In this Sept. 28, 2017 file photo, destroyed communities are seen in the aftermath of Hurricane Maria in Toa Alta, Puerto Rico. Researchers said on April 22, 2021, they are launching a survey of the causes of deaths following the Category 4 storm to clear up questions about a death toll that analysts so far have attributed to factors such as power outages, building failures, and damaged roads. (AP Photo/Gerald Herbert, File)

SAN JUAN, Puerto Rico (AP) — Researchers said Thursday they are launching a survey of the causes of deaths in Puerto Rico following Hurricane Maria to clear up questions about why the toll of the 2017 Category 4 storm was so high.

Studies by George Washington University found an estimated 2,975 excess deaths in the six months in Puerto Rico following Maria — far above the initial official death counts reported by a government that struggled to keep track of those dying, including many elderly in nursing homes without power.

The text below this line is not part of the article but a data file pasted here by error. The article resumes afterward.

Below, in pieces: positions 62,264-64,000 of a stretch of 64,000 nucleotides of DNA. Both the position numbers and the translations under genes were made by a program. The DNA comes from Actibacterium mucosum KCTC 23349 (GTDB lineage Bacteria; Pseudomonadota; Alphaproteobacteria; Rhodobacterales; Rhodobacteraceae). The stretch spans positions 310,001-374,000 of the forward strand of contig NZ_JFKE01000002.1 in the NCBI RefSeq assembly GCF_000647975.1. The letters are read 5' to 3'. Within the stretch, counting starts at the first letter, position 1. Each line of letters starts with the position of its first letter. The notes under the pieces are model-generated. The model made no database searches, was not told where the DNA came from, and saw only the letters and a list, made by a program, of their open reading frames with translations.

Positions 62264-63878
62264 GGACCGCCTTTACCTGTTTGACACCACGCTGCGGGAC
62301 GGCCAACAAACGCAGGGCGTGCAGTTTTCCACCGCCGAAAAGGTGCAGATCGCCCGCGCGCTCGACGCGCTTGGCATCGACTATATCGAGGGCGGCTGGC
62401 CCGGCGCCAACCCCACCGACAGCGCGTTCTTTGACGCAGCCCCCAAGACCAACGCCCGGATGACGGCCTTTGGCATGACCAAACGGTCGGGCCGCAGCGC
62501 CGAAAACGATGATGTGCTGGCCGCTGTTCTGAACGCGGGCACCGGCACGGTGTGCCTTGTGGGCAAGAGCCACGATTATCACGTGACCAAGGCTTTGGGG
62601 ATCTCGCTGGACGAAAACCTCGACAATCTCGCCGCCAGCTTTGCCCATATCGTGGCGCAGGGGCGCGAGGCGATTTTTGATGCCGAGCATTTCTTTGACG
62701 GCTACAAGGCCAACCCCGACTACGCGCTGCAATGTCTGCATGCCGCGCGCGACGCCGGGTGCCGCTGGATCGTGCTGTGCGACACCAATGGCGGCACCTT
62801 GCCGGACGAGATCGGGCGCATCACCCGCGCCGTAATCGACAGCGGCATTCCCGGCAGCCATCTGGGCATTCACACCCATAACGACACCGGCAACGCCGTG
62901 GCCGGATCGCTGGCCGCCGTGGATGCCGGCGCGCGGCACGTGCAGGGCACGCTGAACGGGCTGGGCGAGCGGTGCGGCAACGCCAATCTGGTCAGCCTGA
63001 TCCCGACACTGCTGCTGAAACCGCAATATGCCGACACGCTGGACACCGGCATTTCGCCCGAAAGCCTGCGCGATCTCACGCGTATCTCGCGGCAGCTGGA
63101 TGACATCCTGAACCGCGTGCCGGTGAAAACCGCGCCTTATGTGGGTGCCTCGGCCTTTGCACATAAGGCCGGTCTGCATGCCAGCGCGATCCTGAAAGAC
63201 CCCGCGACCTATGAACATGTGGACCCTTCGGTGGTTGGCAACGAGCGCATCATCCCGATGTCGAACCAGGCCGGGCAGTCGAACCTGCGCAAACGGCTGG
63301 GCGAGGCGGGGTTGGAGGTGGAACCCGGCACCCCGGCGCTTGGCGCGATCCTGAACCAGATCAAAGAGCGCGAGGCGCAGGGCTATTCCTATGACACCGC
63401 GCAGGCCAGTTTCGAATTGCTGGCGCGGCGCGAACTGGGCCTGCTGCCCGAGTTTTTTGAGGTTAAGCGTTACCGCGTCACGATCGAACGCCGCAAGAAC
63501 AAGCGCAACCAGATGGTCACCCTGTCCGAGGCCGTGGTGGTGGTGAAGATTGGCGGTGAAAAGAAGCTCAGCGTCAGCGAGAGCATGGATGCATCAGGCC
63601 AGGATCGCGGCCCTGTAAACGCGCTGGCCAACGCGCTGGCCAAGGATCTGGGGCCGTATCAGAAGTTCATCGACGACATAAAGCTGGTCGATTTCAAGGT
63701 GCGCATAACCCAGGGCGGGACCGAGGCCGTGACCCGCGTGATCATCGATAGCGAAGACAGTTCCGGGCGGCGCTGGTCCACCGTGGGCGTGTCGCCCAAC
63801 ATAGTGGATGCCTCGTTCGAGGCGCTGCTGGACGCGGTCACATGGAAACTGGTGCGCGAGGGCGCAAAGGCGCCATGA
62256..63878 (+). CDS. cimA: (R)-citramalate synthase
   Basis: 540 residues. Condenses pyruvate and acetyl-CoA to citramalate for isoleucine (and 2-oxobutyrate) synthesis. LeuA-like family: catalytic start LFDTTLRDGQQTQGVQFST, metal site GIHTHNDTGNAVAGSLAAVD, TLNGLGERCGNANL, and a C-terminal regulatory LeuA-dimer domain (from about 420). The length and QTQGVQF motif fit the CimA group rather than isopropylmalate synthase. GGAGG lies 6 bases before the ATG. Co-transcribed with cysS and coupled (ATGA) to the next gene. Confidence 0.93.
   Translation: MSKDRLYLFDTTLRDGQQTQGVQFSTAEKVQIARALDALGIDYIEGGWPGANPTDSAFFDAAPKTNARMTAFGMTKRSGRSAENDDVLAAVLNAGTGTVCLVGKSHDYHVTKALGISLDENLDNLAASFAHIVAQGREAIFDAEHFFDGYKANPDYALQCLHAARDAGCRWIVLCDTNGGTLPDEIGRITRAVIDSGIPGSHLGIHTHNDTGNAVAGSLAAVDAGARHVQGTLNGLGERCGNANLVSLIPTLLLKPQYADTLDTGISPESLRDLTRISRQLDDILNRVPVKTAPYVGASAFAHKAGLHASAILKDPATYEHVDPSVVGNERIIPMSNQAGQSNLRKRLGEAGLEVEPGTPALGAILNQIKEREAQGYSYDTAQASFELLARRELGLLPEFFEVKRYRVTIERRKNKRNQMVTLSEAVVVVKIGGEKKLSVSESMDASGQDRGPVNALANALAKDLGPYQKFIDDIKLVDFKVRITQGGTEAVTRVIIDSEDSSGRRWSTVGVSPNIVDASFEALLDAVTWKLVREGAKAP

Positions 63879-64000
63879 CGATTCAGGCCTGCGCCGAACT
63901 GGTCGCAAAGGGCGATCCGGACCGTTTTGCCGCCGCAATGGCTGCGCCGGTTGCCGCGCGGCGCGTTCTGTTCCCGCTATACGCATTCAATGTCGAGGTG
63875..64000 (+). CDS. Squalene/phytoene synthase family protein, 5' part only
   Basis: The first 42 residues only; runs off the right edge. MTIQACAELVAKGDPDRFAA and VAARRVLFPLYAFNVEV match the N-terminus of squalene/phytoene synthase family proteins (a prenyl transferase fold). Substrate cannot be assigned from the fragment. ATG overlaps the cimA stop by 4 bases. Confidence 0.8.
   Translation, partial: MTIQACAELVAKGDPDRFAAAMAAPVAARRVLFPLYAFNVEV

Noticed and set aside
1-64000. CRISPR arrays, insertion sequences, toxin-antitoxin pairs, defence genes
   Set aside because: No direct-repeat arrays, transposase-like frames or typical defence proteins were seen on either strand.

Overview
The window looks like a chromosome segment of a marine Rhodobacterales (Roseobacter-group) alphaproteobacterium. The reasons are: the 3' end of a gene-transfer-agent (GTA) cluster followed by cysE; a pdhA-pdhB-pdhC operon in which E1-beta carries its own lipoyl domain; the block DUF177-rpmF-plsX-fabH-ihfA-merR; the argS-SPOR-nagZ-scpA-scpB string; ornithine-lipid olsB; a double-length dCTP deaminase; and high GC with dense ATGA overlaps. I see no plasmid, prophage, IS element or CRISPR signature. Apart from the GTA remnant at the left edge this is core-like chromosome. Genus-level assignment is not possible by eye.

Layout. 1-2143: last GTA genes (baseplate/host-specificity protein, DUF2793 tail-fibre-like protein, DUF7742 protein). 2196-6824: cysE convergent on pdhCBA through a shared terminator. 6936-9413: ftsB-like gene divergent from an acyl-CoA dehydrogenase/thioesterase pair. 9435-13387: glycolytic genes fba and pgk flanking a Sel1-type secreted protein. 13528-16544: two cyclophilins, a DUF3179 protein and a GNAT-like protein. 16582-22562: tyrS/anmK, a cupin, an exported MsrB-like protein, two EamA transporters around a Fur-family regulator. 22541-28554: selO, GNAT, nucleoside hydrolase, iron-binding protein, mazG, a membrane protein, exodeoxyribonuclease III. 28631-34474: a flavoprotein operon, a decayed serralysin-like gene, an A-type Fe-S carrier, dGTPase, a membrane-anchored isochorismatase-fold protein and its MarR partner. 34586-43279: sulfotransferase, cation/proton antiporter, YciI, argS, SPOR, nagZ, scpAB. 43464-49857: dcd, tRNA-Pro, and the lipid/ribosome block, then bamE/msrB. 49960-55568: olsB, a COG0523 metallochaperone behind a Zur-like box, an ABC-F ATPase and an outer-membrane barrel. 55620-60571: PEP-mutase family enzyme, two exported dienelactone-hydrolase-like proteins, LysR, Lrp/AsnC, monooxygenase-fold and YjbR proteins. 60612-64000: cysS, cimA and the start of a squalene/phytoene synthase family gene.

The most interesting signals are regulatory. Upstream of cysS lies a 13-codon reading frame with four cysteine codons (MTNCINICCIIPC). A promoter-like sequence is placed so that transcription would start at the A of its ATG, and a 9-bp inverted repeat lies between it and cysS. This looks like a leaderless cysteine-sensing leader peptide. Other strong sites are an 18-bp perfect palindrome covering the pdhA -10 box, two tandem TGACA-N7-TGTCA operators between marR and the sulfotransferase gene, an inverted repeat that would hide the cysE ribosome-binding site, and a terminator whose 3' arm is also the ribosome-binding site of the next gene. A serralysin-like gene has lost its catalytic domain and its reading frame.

The university’s new study, in collaboration with the University of Puerto Rico, will survey nearly 1,700 people who might have information on those who died and why. Analysts have suggested that power outages, building failures and damaged roads contributed to increased deaths after the storm.

The university said results of the survey will be accompanied by recommendations on how to improve building codes and other standards that could prevent future deaths or injuries.